Information Security (Master's)
Become an expert in determining Return on Security Investment (ROSI) and develop security policies and procedures that protect organizations from internal and external threats. This master's concentration prepares you lead the strategic, planning, and management efforts of safeguarding information and ensure continuity of operations. You’ll learn how to:
- Analyze security needs
- Provide effective security solutions
- Secure a network and servers
- Handle information security incidents
Fill a critical niche in organizations and gain practical, hands-on experience in this concentration geared for security professionals looking for advanced knowledge in information security.
MS in Security Management with a concentration in Information Security requires completion of 48 credit hours (12 courses)Core courses - 20 qtr. hrs
Core courses help students to understand the scope of activity, historical development, future direction and trends, and typical types and roles of organizations that operate within a career field. The Capstone course is the culminating academic endeavor of our degree programs, in which students explore a problem or issue within their field of study.
- SMGT 4050 - Security Concepts Overview
- SMGT 4100 - Business Function of Security
- SMGT 4350 - Business Assets Protection
- SMGT 4910 - Research Practices and Applications
- SMGT 4901 - SMGT Capstone Project
- SMGT 4902 - Capstone Seminar
- SMGT 4904 - Interdisciplinary Capstone Seminar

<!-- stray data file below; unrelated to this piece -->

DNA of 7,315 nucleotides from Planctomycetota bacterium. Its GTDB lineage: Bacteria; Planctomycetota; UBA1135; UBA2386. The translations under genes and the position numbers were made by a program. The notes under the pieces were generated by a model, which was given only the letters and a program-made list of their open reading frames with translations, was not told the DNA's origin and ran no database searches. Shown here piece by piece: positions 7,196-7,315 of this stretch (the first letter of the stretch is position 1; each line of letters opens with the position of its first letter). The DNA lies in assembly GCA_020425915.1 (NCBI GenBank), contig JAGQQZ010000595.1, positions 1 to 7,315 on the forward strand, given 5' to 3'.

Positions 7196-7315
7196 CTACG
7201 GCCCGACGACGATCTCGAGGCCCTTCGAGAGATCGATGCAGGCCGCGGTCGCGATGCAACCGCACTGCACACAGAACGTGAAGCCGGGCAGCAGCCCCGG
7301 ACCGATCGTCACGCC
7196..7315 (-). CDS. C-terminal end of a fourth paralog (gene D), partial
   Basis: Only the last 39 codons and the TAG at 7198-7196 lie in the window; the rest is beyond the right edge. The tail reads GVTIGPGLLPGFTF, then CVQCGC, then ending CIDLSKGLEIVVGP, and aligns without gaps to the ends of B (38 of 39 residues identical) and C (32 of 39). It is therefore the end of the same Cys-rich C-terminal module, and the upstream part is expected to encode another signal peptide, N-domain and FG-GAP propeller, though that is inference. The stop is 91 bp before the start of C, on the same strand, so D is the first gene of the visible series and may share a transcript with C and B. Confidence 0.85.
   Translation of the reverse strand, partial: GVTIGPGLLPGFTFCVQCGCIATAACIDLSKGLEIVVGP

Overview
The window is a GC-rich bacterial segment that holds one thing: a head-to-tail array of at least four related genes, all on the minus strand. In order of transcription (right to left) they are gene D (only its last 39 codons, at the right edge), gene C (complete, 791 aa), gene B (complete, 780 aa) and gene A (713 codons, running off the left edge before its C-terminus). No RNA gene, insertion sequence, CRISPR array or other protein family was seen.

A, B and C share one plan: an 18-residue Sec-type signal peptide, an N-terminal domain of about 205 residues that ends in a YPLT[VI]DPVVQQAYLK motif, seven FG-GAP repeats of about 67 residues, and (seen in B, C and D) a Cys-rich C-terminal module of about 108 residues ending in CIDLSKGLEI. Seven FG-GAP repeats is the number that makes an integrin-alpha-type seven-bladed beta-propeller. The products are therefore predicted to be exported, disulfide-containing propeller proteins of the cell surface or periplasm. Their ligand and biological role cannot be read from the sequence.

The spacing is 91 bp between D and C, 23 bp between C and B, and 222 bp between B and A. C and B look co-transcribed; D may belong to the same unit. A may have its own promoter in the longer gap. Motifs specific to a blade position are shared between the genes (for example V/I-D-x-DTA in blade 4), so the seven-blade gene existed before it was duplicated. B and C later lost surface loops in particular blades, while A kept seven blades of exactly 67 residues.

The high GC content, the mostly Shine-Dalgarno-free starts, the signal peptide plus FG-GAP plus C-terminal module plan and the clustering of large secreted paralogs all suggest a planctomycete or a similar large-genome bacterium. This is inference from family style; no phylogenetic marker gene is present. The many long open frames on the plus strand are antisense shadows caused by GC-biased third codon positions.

Concentration courses allow students to focus on a specific professional area within the larger industry sector in which they are working or wish to work, and master the skills needed to excel in that area.
- SMGT 4200 - Integrated Security Systems
- SMGT 4250 - IS: Threats in Security
- SMGT 4450 - Legal and Ethical Issues in Security Management
- SMGT 4500 - Human Factors in Security
Elective courses allow students to customize their degrees to match their career needs by either choosing in-depth study in their concentration by selecting three of the following courses, or exploring other options by using our Degree Builder tool.
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Careers in Information Security
Chief Information Security Officer, Information Security Analyst, Information Systems Administrator, Information Technology Specialist, Network Administrator, Network Architect, Network Security Analyst, Security Officer
Assessing data and network vulnerability; conducting network penetration tests; designing information security systems; developing information security standards and best practices; documenting, investigating, and reporting on information security breaches; installing and updating data encryption programs and firewalls; keeping abreast of information security developments and trends; monitoring networks for security breaches; providing end-user technical support and training; recommending security upgrades